Self Behavior Modification

So as I work on getting in shape, I worry about maintaining motivation. There have been a number of failed attempts prior in my (not that long) life and I'd rather not fail again. So I am busting out behavior modification all over myself to make it work. There are some great tips here, and I've listed out some of my other methods of personal mind control.

(not necessarily in any order)
1) Visibility-I want to be reminded of my goals and what I know I should be doing. So everything stays visible. My box of exercise gear (yoga stuff, balance stuff, aerobics shoes) is right beside the TV, so I always see it. If there's an exercise DVD that I want to concentrate on, I'll prop the case up by the xbox so it's easily seen. We have no garage at the moment, so the bikes are sitting right beside the table. I bought anti-chlorine shampoo for post-swim workouts and put it in the front of my shampoo container so I see it every time I walk in the bathroom. You could also place motivational notes to yourself in various places.

2) Ease of access- Since most things are visible, they're easily accessed. I have Netflix streaming and leave all the workout routines in a block so they're easier to locate. The running shoes stay near the door and untied. I keep my water bottle filled and in the fridge. All the workout clothes are in the same drawer, and if I'm planning on going to the pool I'll put all that stuff in a bag together. Generally keeping necessary accessories (say that 3x fast) together makes life easier, for example, the bike helmet is on the handlebars. I'm a bum, the easier it is, the more likely it is to be done.

3) Guilt- Is this a healthy motivator? I don't know. But I use it. Thinking about the cost of items, and that I really should use them, is sometimes helpful. Thinking about how long it has been since doing an activity is also something I do. And in the part guilt/part competition factor, if my husband/workout buddy is doing something, I will try to go along and keep up.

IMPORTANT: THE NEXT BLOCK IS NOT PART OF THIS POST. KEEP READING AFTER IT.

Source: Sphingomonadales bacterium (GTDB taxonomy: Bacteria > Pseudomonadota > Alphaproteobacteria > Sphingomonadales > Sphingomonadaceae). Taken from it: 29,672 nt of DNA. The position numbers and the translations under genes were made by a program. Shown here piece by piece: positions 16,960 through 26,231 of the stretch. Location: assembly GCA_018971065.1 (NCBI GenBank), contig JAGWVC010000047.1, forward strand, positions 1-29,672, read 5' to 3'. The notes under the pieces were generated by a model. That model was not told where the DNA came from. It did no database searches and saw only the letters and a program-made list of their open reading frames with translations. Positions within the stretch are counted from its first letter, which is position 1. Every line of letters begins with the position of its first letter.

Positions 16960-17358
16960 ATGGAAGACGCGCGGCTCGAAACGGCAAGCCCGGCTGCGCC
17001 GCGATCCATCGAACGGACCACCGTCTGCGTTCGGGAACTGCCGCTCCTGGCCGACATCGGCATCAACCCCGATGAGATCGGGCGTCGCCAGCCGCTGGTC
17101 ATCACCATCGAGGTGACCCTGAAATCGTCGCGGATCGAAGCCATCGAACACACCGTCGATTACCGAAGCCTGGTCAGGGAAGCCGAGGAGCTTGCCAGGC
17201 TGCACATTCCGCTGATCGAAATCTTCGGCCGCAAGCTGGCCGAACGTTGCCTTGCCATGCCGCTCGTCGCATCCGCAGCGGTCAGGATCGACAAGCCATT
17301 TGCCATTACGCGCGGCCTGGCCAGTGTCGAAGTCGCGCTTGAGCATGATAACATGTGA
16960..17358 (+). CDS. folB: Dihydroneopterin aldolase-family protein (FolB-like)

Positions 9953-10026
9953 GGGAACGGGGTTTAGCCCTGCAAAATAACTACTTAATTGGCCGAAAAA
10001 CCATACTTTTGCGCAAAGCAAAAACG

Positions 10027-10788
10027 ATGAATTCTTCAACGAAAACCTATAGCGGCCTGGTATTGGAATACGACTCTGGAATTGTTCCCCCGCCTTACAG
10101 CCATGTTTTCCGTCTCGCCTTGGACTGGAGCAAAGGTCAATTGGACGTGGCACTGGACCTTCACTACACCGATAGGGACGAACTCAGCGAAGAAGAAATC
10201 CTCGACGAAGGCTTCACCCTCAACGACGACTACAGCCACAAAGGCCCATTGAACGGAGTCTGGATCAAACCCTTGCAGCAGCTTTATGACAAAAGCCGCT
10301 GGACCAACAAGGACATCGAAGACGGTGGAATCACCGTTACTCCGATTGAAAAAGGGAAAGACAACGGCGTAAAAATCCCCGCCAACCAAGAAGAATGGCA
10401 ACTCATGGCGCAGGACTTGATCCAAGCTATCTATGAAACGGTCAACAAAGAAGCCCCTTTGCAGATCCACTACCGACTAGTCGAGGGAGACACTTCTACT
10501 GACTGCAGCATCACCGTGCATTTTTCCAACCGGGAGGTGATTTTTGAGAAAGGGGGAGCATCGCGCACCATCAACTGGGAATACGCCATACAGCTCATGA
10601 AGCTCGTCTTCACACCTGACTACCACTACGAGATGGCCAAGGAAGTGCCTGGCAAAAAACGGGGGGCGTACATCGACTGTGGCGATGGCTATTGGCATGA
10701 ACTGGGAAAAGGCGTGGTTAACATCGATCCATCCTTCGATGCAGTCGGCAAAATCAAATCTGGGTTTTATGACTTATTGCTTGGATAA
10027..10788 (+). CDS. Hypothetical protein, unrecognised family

4) Mental monitoring- A recent study showed that people who just mentally asked themselves "how often will I work out this week?" worked out more often than the control group. (sorry, no link) So I try to think about my exercise schedule, and try to think how I will fit things in for the following day. I also am trying to keep a journal with short entries about what I did and how I feel. Keeping a written record gives me something to look back at for motivation.

5) Rewards- I am all for cheap, easy thrills as rewards. I have a smart phone and use the free CardioTrainer app for my exercise recording. Every time I turn it on, I can see a little activity figure for each day that week I did any kind of exercise. I like the little stick figures and think that they're cute, and like to see a variety of them on that screen. It keeps a full history, so I can look back and see how many total miles I have gone since starting the app and the calories for each. I can also see the maps of my outdoor exercise, which I think is cool. Finally, there's a widget for my screen that turns different colors based on # calories burned/week. I see it frequently when using my phone and always try to keep it in the gold/silver/bronze range. I definitely get a little emotional boost when I see a good color.

So that's a few of the ways that I've been manipulating myself lately. Nice to see that I'm making use of my education. Any other good tricks that you use? Feel free to share in the comments.


Disability or Ability- TV's Alphas

I watch a fair amount of TV. Now that I'm home 2 extra days, I keep it on for noise during the day. One of the shows i have started watching is Alphas from the SyFy channel.

Alphas so far appears to be a fairly standard superheroes kind of show in the line of XMen, Heroes, etc mixed in with some espionage and spy work. I like those kind of shows, so I can tolerate some of the less-than-awesome dialogue and recycled plots. Of the 5 types of Alphas described, even mild comic book or superhero fans could list other characters that fit these types.